Unlike so many sports drinks and snack foods in the late-90s, Extreme Ghostbusters earned its extremity. The younger, decidedly hipper team never went after the troubled spirit of a BMX biker or unnecessarily wore sunglasses. Extreme Ghostbusters wasn’t completely blameless – the grunge-caked cover of the theme song does it no favors and the advertising just had to call it XGB – but its oh-so-edgy adjective really referred to the show’s hellbent dedication to scaring the bejesus out of its core demographic.
As it stood, Extreme was already a sequel to The Real Ghostbusters, a series that mixed in more than a little nightmare fuel with Saturday Morning fun until the Family-Friendly Police of 1980s cartoons forced the creative team to cut it out. Before Slimer was promoted to above-the-title talent, The Real Ghostbusters visited various forms of hell, dealt with repressed trauma from a closet-traveling boogeyman and battled a trenchcoated allegory for child abduction. However dark it got, the show always ended with the heroes dancing down the street in their bright, color-coded jumpsuits.
When some of the same producers decided to make a follow-up in the mid-90s, with the far-too-cheery working title Super Ghostbusters, they found a cartoon landscape much more accepting of adult themes. From tip-to-tail, Extreme Ghostbusters would be darker, even in the most literal ways. Gone was the toyetic, crayon-friendly palette and angular, anime-inspired style of The Real Ghostbusters. Instead, Extreme Ghostbusters showed a washed-out world where night seemed to last 23 hours a day and the edges weren’t softer so much as worn down.
The ghosts looked like broken carnival mirror reflections of those from the original series, almost more alien than supernatural (a Men in Black animated series in almost the exact same style would debut a month later). And whereas The Real Ghostbusters relied on a lot of misunderstood spirits that took something more compassionate than a proton stream to evict, Extreme Ghostbusters was almost wall-to-wall poltergeists. Cannibal clowns that spread like an infection. A return of the child abductor surrogate, this time two of them, in an episode that had to be toned down significantly from its first draft. Bone-stealing demons that leave victims barely alive and looking like deflated balloons.
And an entire episode based explicitly on Hellraiser.
“Deadliners” was the fifth episode of Extreme Ghostbusters’ one and only season, first airing on September 5th, 1997. The character list on the final draft of the episode’s script, penned by producer and returning Real Ghostbusters writer Duane Capizzi, makes it plain:
THE VATHEK – a trio of otherworldly, Hellraiser type demons.
With names like “Crainiac” and “Gristle,” these monsters were as close to Cenobites as a cartoon would allow. Dead skin peeled and pulled taut over the red meat underneath. The leader wears a buzzsaw down the center of his skull. Another has no skull at all, but a pile of gurgling flesh folds, an empty sleeve from which a smaller, pulpy nightmare occasionally emerges to scream. Stitched mouths. Surgical drills for hands. Hollowed out eye sockets. On a show frequently and fatally misplaced in a timeslot aimed at preschoolers.
And who’s responsible for these grotesque parodies of human biology?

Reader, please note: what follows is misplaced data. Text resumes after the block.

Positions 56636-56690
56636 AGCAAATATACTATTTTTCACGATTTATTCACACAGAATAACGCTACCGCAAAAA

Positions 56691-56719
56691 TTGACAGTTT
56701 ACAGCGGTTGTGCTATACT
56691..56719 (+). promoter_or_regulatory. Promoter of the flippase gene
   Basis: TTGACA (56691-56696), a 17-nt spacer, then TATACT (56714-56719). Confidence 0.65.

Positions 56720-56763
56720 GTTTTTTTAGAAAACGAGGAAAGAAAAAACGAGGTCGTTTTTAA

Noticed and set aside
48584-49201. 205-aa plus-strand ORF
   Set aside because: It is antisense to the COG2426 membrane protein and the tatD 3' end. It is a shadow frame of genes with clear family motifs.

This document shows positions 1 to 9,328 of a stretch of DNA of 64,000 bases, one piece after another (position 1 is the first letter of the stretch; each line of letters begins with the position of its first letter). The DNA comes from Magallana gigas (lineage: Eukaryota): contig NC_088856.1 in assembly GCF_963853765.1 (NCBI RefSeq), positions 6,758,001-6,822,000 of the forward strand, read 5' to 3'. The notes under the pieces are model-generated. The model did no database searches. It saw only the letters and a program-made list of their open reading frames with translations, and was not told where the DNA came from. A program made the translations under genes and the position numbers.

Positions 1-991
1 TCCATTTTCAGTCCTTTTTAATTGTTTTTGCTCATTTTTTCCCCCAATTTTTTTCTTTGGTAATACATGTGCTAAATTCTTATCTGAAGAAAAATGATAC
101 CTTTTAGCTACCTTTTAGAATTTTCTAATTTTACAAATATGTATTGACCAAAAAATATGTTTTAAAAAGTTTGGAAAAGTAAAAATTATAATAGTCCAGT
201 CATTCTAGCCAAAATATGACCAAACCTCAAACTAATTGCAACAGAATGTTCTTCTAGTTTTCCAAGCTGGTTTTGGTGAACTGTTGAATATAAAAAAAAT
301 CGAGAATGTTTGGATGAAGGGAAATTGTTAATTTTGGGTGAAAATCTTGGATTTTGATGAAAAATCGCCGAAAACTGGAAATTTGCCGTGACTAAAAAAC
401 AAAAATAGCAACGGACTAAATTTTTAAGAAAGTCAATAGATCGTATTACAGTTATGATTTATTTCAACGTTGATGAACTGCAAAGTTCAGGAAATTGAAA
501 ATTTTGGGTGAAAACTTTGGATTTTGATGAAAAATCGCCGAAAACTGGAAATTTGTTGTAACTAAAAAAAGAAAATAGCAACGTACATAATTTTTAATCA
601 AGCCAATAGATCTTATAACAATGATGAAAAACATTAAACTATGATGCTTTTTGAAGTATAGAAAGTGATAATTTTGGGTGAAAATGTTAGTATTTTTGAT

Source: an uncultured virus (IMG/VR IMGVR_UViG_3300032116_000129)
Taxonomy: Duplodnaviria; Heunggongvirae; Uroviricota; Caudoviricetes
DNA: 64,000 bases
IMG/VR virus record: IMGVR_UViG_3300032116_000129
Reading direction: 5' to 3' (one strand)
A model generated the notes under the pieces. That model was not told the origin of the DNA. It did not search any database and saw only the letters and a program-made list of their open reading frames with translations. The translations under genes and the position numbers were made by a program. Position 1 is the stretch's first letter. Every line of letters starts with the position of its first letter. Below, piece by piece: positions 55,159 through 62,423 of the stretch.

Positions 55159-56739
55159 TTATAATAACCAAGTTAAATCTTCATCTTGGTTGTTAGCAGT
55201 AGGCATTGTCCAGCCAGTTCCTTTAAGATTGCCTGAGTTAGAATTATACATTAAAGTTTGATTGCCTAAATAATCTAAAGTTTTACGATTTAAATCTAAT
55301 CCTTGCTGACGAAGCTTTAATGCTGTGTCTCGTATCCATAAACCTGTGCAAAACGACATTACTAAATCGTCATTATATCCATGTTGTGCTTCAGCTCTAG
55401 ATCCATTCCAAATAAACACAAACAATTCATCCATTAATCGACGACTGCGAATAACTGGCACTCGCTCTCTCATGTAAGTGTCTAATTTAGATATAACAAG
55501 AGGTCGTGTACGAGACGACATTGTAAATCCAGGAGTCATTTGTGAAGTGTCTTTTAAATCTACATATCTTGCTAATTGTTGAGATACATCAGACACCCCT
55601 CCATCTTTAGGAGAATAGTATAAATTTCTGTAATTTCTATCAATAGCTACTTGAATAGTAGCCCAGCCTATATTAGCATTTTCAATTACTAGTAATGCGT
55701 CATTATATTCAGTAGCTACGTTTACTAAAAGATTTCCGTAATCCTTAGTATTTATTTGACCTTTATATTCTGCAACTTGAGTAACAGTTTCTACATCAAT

H.P. Kline – a reclusive horror writer – think Stephen King.
While the episode mentions King and softens the Lovecraft reference by renaming him J.N. Kline, it paints the fictional author most like another famous horror writer. Much like the rhyming R.L. Stine, Kline made a name for himself with a series of adolescent-aimed scary stories to tell in the dark that happen to start with the letter “G.” The only differences are that Kline’s series is “Gore,” the monsters are always the Vathek, and they just so happen to be real.
When reports come in that J.N. Kline has gone missing and locals have started disappearing around his remote, New England home, the Ghostbusters answer the call.
The monsters only borrow Hellraiser’s designs, eschewing the sexual sadomasochism for a motive kids could better understand and subsequently repress – the ritual carving and reconfiguration of human flesh. The Vathek consider skin nothing more than modeling clay and wax about “infinite aesthetic possibility” romantically and emotionlessly, somehow at the same time. The resulting plastic surgery successes are just as disturbing as their creators, if not even more so.
By the time the Ghostbusters find out Kline didn’t create the Vathek so much as make an ill-defined book deal with them, the episode hews closer to Lovecraft and another Lovecraft-inspired work, John Carpenter’s In the Mouth of Madness, where another author is imprisoned by his fictionalized, if not quite fictional works. As expected, the Ghostbusters eventually defeat the Vathek, conveniently restoring all their butchered experiments to normal (a common, if understandable cop-out for the show).
At the time, syndicated cartoons ran for 65 episodes almost by default; five episodes a week for 13 weeks, allowing stations to easily program a quarter. Extreme Ghostbusters only saw 40 before it was cancelled. If the timeslot killed the show, a few years of erratically scheduled timeslots buried it. Home video did no further favors – six episodes reached VHS and 13 hit DVD, but only in Europe. Extreme Ghostbusters never quite got enough credit, especially compared to its beloved predecessor. At a time when neither was the norm, Extreme followed a diverse cast of characters into stories that toed the line between scary and terrifying for its adolescent audience.
Fortunately, the series is now streaming in its entirety on Hulu, so the curious and the Clive Barker fans can enjoy Extreme Ghostbusters a whole lot easier than ever before.